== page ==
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Spinal Cord. 2017 Jul;55(7):651-658. doi: 10.1038/sc.2017.23. Epub 2017 Mar 14.

Long-term survival after traumatic spinal cord injury: a 70-year British study.

Author information

1
National Spinal Injuries Centre, Stoke Mandeville Hospital, Buckinghamshire Healthcare NHS Trust, Buckinghamshire, UK.
2
University of Alabama at Birmingham, Birmingham, AL, USA.
3
North West Regional Spinal Injuries Centre, Southport Hospital, Southport and Ormskirk NHS Trust, Merseyside, UK.
4
Craig Hospital, Englewood, CO, USA.

Abstract

STUDY DESIGN:

Retrospective and prospective observational.

OBJECTIVES:

Analyse long-term survival after traumatic spinal cord injury (SCI) in Great Britain over the 70-year study period, identify mortality risk factors and estimate current life expectancy.

SETTING:

Two spinal centres in Great Britain.

METHODS:

The sample consisted of patients with traumatic SCI injured 1943-2010 who survived the first year post-injury, had residual neurological deficit on discharge and were British residents. Life expectancy and trends over time were estimated by neurological grouping, age and gender, using logistic regression of person-years of follow-up combined with standard life table calculations.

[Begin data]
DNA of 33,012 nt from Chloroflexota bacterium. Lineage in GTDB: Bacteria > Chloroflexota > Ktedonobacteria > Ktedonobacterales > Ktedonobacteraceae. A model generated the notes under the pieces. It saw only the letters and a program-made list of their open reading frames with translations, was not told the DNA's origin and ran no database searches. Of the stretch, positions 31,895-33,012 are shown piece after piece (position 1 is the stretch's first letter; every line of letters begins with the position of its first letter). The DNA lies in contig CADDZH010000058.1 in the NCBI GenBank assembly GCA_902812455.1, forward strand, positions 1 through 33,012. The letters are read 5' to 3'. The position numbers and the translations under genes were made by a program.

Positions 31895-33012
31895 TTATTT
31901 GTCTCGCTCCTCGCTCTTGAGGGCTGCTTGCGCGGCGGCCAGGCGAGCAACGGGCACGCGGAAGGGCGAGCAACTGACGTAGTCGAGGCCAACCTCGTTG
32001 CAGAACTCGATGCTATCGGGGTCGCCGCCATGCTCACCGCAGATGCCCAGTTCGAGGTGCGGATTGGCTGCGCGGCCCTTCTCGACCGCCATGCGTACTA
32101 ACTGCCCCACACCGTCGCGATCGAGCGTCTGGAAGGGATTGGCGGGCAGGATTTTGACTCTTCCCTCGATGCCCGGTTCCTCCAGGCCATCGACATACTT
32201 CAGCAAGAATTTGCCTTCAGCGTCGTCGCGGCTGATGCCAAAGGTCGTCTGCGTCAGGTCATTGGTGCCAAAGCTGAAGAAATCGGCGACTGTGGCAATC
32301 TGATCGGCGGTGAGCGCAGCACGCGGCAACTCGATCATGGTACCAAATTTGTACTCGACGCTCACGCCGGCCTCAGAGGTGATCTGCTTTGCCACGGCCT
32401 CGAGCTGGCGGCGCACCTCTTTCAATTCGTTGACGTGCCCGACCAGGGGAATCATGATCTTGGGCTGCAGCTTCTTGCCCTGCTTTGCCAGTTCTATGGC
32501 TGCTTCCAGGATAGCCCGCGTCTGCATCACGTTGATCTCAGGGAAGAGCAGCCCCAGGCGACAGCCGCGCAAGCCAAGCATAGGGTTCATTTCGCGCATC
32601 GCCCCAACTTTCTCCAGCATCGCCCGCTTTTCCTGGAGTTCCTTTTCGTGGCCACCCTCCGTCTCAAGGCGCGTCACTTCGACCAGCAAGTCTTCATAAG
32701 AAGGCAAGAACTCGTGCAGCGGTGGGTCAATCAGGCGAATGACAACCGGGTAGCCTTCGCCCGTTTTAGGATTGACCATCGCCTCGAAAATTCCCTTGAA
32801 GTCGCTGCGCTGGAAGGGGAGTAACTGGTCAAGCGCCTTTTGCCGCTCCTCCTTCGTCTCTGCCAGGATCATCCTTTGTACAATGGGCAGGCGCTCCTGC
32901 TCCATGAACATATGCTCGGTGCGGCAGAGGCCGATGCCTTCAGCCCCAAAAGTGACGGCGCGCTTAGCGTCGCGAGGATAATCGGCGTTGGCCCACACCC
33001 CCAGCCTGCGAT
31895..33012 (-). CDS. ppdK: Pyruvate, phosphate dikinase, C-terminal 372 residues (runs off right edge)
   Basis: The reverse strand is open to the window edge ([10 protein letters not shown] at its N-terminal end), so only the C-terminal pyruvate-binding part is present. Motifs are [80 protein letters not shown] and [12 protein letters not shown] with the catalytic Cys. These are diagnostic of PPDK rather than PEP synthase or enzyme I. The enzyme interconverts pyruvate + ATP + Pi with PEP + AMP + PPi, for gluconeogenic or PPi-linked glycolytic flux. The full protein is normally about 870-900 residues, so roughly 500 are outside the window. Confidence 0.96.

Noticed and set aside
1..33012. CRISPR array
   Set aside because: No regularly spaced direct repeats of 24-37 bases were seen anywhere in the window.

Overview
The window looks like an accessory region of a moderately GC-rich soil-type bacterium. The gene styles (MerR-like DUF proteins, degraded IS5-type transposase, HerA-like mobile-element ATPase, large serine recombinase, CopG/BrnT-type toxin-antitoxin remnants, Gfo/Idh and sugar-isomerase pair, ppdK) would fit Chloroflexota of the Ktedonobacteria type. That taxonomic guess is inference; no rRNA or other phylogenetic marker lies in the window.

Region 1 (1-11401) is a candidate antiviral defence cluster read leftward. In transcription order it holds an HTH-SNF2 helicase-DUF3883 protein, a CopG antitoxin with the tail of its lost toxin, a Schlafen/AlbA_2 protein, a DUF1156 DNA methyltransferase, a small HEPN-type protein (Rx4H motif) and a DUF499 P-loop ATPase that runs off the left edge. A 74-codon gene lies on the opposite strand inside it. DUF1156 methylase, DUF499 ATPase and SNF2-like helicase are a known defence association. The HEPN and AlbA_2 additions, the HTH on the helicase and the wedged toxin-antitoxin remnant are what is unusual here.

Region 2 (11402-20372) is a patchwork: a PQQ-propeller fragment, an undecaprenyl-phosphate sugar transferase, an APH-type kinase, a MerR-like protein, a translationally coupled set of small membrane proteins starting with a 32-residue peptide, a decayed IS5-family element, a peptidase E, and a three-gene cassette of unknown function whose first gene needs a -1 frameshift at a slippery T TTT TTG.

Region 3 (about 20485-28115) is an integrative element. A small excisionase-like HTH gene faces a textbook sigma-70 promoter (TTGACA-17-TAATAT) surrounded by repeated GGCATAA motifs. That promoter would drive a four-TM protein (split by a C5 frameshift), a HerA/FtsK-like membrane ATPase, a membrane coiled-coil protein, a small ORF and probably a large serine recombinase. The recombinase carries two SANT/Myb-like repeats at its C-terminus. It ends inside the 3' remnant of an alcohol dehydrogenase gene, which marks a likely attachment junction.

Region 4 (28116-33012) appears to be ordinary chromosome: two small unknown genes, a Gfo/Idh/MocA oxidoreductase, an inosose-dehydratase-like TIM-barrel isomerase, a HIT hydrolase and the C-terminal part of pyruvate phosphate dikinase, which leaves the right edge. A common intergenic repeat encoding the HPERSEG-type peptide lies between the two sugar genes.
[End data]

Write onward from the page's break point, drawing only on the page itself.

RESULTS:

For the 5483 cases of traumatic SCI the mean age at injury was 35.1 years, 79.7% were male, 31.1% had tetraplegia AIS/Frankel ABC, 41.2% paraplegia ABC,and 27.7% functionally incomplete lesion (all Ds). On 31 December 2014, 54% were still alive, 42.3% had died and 3.7% were lost to follow-up. Estimated life expectancies improved significantly between the 1950s and 1980s, plateaued during the next two decades, before slightly improving again since 2010. The estimated current life expectancy, compared with the general British population, ranged from 18.1 to 88.4% depending on the ventilator dependency, level and completeness of injury, age and gender.

CONCLUSIONS:

Life expectancy after SCI improved significantly between the 1950s and 1980s, plateaued during the 1990s and 2000s, before slightly improving again since 2010, but still remains well below that of the general British population.

SPONSORSHIP:

Buckinghamshire Healthcare NHS Trust Charitable Spinal Fund and Ann Masson Legacy for Spinal Research Fund, UK.

PMID:
28290467
DOI:
10.1038/sc.2017.23
[Indexed for MEDLINE]

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